Skip to comments.Mort Zuckerman: The right way to save the economy
Posted on 10/02/2008 2:35:09 PM PDT by 2ndDivisionVet
In the boom years the financial world, which we call Wall Street, reaped rewards to satisfy King Midas. In just one recent year, 2006, its firms paid out an astonishing $62 billion in bonuses (no, this is not a typo).
The "masters of the universe" created not one bubble, but two: a housing bubble and then a credit bubble, and now that both have burst we face a growing danger of a global financial panic. Every day that passes without a remedy multiplies the risk of a complete freeze up of the financial and credit markets. This threatens a crash of horrible consequences.
But the insistent question in the public mind, one to answer before looking for an exit strategy, is how we got into this potentially lethal maze.
First, housing. People with no credit score were enabled to buy homes with no money down and to buy ridiculously overpriced homes. How come? Congressmen won votes pressing for "affordable housing" for everyone and community organizers were eager to get on the bandwagon. Congressmen of both parties protected the two biggest mortgage agencies, Freddie Mac and Fannie Mae, from having to find more capital. Everyone assumed houses would go on appreciating way beyond the value of any collateral, so that somehow it would all work out.
Home values appreciated from 2002 to 2006 at the extraordinary rate of 16% a year, compared to 3% per year on average from 1945 to 2000, to the point where it became impossible for the typical family to buy an average price house using a conventional 30-year mortgage. House prices started falling, diminishing the value of the mortgages and in turn the value of the mortgage-backed security bundles, which were based on the assumption that their housing prices would not go down.
The essential ingredient in the world of finance is confidence. Everything rests on that - and it evaporated. Without confidence, the markets stop functioning. Stock prices of financial firms plummeted, especially those that were massively leveraged with excessive debt.
Even worse was the run on money market funds after one of them announced they were going to give investors less than 100 cents on each dollar invested. This, in turn, shrunk the commercial paper market and provoked a sharp rise in the base mark lending rate that affects us all.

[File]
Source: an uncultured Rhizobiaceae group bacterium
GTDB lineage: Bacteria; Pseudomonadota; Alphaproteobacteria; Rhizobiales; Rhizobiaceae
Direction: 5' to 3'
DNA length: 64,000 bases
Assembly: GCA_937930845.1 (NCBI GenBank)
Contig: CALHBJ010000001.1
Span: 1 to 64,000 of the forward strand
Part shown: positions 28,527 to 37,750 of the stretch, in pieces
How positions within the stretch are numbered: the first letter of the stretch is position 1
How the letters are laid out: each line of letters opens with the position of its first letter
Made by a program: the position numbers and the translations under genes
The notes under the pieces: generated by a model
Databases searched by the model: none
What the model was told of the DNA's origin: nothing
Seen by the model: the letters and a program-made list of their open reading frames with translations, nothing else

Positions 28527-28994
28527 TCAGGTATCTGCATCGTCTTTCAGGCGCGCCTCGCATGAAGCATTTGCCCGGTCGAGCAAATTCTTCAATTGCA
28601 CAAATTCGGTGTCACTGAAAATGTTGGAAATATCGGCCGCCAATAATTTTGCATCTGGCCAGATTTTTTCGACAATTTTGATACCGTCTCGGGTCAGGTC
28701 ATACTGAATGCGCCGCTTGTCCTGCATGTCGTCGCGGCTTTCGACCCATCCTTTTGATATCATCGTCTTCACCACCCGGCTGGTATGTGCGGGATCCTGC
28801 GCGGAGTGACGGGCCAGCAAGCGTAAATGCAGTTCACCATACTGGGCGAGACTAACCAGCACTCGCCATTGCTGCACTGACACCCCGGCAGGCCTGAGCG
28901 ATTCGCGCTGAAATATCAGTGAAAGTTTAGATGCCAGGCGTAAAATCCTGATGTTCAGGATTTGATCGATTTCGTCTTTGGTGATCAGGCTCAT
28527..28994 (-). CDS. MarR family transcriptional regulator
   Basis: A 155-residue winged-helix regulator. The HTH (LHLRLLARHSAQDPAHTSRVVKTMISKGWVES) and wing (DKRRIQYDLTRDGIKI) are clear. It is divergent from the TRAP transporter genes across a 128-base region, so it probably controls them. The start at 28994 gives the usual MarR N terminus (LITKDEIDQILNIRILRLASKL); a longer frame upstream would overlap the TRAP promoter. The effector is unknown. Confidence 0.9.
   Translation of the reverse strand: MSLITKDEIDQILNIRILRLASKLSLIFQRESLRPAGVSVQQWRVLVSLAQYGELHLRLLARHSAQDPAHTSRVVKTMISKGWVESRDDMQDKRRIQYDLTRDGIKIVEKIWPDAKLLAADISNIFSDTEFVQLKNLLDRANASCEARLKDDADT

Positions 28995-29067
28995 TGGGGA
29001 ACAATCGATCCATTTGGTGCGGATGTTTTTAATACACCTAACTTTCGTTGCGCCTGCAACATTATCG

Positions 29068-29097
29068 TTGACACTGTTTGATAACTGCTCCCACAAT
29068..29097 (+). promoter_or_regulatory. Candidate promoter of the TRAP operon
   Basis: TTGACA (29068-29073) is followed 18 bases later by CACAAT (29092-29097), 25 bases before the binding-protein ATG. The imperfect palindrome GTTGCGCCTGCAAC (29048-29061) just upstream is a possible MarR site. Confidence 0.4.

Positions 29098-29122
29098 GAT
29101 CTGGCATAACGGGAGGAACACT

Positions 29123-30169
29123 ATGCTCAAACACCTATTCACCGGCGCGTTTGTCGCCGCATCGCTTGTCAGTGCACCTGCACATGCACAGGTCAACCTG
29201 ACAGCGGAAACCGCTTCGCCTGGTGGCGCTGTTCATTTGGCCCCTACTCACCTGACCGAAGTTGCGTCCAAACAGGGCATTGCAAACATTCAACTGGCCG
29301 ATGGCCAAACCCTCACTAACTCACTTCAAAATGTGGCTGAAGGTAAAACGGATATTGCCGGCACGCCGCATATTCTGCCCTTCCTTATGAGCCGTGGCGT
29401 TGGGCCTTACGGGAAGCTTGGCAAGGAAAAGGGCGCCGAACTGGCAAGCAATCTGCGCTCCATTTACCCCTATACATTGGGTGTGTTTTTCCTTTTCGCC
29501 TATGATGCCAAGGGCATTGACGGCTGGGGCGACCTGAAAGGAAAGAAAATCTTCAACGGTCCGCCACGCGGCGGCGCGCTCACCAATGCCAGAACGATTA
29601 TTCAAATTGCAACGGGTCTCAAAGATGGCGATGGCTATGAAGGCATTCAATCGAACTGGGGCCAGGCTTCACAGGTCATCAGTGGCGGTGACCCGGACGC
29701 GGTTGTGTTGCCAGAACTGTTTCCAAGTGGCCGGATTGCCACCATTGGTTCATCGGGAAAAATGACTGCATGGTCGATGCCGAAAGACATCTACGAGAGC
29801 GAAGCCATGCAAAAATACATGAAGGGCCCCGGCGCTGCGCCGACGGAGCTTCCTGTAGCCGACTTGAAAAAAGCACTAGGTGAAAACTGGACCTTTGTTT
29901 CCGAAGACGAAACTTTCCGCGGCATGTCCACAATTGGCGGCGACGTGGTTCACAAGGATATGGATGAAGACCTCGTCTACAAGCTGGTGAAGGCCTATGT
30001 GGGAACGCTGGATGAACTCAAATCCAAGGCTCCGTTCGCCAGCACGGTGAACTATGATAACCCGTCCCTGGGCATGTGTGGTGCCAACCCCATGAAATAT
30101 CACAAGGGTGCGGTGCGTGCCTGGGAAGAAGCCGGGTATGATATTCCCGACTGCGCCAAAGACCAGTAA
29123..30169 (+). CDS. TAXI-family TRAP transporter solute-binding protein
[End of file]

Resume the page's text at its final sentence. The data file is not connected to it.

The Treasury Department's solution to this crisis had many, many problems. The idea was to buy depressed mortgage securities and other illiquid, even toxic assets. But how to figure out what to pay for assets that are so complex, so uncertain in value, and when many of them remain overvalued on the books of financial institutions?
The likelihood is that the government will buy them at an above-market price and thus provide a huge unjustified bailout of Wall Street. On the other hand, if they buy them at market prices, financial firms might have to take enormous writeoffs that would damage their balance sheets and force them to seek billions more in private equity capital that might not be available. Meanwhile the average American who is forced to sell their home must do so at market prices.
The average American saw the government as purchasing the bad loans taken on by a reckless and greedy financial sector, transferring billions of taxpayer dollars to these very shareholders and management whose excesses created the crisis.
The antagonism to this perceived undeserved windfall collapsed the bipartisan support for the plan and it was rejected by the House of Representatives.
But stabilizing the financial markets is imperative. The real issue is who should bear the cost. It should not be the taxpayer.
There's an alternative to buying the bad loans and investments. This would be to invest public funds in these financial institutions through the purchase of prior preferred stock by the government, which would put them senior to all shareholders. Preferred shareholders, namely the public, would be the last to realize losses and the first to receive gains. This would still recapitalize the banking system and give them time to dispose of their bad assets in an orderly fashion.
It's this same approach that Warren Buffett adopted when he invested $5 billion in Goldman Sachs. So why should the public get a worse deal when they are asked to use their dollars to be invested in lesser quality financial institutions, which have a higher risk?